We moved to Seaford back in 2004 and have now seen 13 years of winter weather. How unprepared we were though for the Winter of 2015/2016! The storms and gales along with the salt laden winds have been by far the worst we have experienced, in terms of their impact on the garden.

 

MET office weather map & phlomis

MET office weather map & phlomis

 

It all began with Storm Abigail back in November and most recently we had Storm Jake, but by far the worst to hit the garden was Storm Imogen on the 8th February. You can see from the Met Office’s weather map for the day that we got winds of up to 80mph across the south coast! I decided to take a short video clip of the storm’s impact on the garden that afternoon and you can see the evidence in the short film I posted to YouTube. It was very difficult to stand up outside the house that day with the force of the gales! Many of the protective fleeces I put on the more delicate plants, primarily for protection from the winds, rather than from the cold, were torn apart by the gales as you can see.

 

Phormium 'Platt's Black' & torn fleece

Phormium ‘Platt’s Black’ & torn fleece

 

The view out of the front porch window across the beach garden was pretty grim too! At this time of year, the garden is usually looking quite pretty with lots of things looking forward to spring. This year however it still looks pretty desolate with so much to do to tidy it up. I look out now and think it will never be as good as it was last year by the time we open the garden gate to the public in June!

 

The front seaside garden was planted to take account of the coastal weather and it is quite amazing how resilient the plants can be in such adverse conditions. The Hellebore argentifolius in the centre still managed to look radiant throughout. The large clump of Cineraria ‘Silver Dust’ by the entrance has been decimated with the relentless salt winds but amazingly still has a few signs of new growth upon it. I am hopeful it will make a recovery when the weather changes. Likewise, the Phlomis fructicosa in both front and back has been the worst impacted with all the new growth in January completely destroyed and now looking very sorry for themselves. Another casualty at the front is the badly burnt rosemary which has had all the ends browned off.

 

Orlearia & Eleagarius x ebbingeii

Orlearia & Eleagarius x ebbingeii

 

Whilst the front garden actually still looks quite good overall, the back is another story. Even old stalwarts like the eleaganus x ebbingeii and the several bay shrubs have taken a real beating with many of their leaf ends turning brown.

One of my favourite Euphorbia, Mellifera, has really been badly scorched with all new growth and even whole stems decimated by the salt, there is still some newer growth now further down the plant which is promising.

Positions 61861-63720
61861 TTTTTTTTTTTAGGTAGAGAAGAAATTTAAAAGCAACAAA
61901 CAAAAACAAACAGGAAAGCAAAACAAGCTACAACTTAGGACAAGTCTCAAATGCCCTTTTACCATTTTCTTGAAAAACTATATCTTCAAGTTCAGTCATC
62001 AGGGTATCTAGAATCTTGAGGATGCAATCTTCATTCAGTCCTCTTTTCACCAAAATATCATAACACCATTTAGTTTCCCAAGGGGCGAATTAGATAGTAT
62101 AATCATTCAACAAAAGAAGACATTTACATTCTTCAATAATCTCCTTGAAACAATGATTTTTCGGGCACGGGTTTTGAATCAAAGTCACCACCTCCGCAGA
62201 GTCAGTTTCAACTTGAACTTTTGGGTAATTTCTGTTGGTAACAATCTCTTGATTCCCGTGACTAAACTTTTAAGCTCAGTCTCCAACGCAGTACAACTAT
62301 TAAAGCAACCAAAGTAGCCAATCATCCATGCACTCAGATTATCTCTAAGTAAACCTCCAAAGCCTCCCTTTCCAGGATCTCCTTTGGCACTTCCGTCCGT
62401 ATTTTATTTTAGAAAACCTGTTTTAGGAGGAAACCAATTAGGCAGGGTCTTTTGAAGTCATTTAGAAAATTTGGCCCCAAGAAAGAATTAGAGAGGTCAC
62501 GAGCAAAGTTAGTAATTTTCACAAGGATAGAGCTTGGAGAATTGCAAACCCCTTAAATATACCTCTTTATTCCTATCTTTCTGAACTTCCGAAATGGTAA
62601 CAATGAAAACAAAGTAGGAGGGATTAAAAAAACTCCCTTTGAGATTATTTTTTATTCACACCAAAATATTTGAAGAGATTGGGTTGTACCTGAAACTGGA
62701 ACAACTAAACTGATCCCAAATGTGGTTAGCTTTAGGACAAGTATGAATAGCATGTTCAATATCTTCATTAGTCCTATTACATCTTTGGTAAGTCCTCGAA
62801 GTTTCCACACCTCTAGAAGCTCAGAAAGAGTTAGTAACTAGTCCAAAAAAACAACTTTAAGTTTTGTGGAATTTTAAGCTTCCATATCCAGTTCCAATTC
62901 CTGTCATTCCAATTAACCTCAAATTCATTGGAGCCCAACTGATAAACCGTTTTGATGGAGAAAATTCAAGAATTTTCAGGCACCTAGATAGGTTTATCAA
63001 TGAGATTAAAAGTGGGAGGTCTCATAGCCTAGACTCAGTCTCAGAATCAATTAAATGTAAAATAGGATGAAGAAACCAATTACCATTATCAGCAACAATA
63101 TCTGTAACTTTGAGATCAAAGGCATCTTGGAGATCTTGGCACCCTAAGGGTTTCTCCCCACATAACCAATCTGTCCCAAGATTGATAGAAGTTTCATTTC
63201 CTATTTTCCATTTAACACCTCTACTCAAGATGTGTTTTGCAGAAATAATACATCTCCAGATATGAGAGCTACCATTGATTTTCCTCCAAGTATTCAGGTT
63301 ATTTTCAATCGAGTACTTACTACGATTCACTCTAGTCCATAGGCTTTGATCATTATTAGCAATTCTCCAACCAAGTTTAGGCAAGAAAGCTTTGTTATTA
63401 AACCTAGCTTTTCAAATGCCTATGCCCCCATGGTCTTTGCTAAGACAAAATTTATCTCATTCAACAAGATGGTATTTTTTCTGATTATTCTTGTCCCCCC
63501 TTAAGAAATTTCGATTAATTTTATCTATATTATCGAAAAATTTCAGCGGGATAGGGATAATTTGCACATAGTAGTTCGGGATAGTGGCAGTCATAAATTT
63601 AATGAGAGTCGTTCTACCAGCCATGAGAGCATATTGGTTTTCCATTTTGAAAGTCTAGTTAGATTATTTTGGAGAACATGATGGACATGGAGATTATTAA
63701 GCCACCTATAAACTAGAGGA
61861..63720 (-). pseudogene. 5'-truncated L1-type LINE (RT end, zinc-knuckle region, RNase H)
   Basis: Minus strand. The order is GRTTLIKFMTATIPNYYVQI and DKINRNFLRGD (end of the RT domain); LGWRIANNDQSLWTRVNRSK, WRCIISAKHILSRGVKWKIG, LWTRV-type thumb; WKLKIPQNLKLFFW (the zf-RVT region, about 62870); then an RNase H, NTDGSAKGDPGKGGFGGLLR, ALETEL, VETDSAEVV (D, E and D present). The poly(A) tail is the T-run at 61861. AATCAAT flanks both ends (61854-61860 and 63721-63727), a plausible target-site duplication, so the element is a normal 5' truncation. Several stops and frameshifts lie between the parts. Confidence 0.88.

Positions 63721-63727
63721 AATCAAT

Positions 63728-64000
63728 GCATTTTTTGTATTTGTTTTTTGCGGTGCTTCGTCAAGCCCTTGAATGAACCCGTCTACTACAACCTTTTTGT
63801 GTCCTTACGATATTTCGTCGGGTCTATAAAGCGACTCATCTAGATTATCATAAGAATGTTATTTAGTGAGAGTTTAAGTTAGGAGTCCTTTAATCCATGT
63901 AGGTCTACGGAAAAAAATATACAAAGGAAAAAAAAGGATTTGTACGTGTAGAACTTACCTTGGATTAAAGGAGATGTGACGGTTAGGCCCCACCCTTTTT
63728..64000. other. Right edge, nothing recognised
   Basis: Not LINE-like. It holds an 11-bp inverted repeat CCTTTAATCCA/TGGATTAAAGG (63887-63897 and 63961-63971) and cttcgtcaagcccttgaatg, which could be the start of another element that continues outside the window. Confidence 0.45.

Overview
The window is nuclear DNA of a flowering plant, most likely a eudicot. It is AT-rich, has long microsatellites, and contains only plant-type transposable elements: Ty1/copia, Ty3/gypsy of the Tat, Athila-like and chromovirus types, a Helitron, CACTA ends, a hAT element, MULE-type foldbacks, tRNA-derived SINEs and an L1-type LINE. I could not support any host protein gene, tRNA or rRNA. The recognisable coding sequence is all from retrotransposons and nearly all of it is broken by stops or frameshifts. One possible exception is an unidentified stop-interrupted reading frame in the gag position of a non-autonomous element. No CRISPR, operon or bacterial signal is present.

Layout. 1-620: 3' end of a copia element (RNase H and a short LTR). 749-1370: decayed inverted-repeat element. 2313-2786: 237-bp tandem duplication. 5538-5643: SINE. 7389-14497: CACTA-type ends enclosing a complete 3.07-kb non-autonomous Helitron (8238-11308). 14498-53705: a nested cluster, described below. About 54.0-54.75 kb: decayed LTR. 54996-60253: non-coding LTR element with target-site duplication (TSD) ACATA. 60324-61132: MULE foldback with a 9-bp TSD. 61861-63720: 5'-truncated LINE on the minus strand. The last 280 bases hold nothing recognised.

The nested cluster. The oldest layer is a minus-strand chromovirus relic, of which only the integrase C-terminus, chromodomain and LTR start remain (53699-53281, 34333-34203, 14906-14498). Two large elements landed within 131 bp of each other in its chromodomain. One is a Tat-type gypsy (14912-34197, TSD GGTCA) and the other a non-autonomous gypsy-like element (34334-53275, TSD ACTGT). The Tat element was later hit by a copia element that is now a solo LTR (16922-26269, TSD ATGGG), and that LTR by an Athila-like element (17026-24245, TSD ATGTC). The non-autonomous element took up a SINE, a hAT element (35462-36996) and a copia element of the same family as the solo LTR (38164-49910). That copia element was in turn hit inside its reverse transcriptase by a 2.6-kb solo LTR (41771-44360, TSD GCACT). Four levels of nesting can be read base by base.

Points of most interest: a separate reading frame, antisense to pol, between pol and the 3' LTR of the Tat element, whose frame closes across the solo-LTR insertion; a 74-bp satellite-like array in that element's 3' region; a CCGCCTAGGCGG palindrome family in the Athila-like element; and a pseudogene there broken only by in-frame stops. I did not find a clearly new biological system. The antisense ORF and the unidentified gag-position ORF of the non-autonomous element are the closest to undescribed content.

This hardy fuchsia, riccartonii had lots of new growth prior to the storms but they were all burnt off but amazingly nature is incredible and there are signs of it starting to shoot again.

 

Bay & Fuchsia riccartoni

Bay & Fuchsia riccartoni

 

There is lots of ivy around the garden too, which has taken a real beating as this picture alongside the gate at the top of the garden bears testament. Even good coastal shrubs like olearia have taken a real thrashing too this winter with many scorched leaves across the tops of the hedges.

 

Ivy & Euphorbia mellifera

Ivy & Euphorbia mellifera

 

The container of Phormium ‘Platts Black’ alongside the Summer House was right in the line of fire for the winds blowing up the garden, it is a relatively recent New Zealand Flax cultivar with leaves in the most remarkable shade of purple-brown that is almost black. One of the more compact Phormiums, this has an elegant weeping habit that makes it eminently suited to growing in a pot, lets hope we see some new growth so I can cut back the damaged leaves.

 

Physocarpus Opulifolius 'Summer Wine'

Physocarpus Opulifolius ‘Summer Wine’

 

One of the lovely shrubs in a container, Physocarpus opulifolius ‘Summer Wine’ has also been a victim to the weather too, even though relatively protected at the back of the house. Many gardeners know this as ninebark, an undistinguished shrub with ordinary green leaves, white flowers, and fall fruit. But ‘Seward,’ sold under the trademark name ‘Summer Wine’, has outstanding burgundy leaves and pink flowers that bloom in early summer. This plant is super tough and makes a stunning focal point, let’s see how tough it is and hope it does well again this summer. We now need a sustained period of good weather to enable me to get out and work on the garden ready for is summer visitors.

 

You can read more about the garden at www.driftwoodbysea.co.uk and see how the garden looks by the summer!

Geoff Stonebanks
Geoff Stonebanks was very lucky to be able to retire early from 30 years in Royal Mail back in 2004. He had 3 different careers with them first as a caterer, then manager of a financial analysis team and finally as an Employee Relations Manager and Personnel Manager. He sold up and moved with his partner to Bishopstone, near Seaford in East Sussex in 2004 and now spends all his time gardening and fundraising for Macmillan Cancer Support. Using his multi award-winning garden, recently featured on Gardeners’ World on TV and finalist in Gardeners’ World Magazine Garden of the Year 2016, he’s raised £76000 for various charities in 7 years, £40000 of that for Macmillan. In his spare time, he is also Assistant County Organiser for the National Gardens Scheme and their Publicity Officer for East & Mid Sussex.

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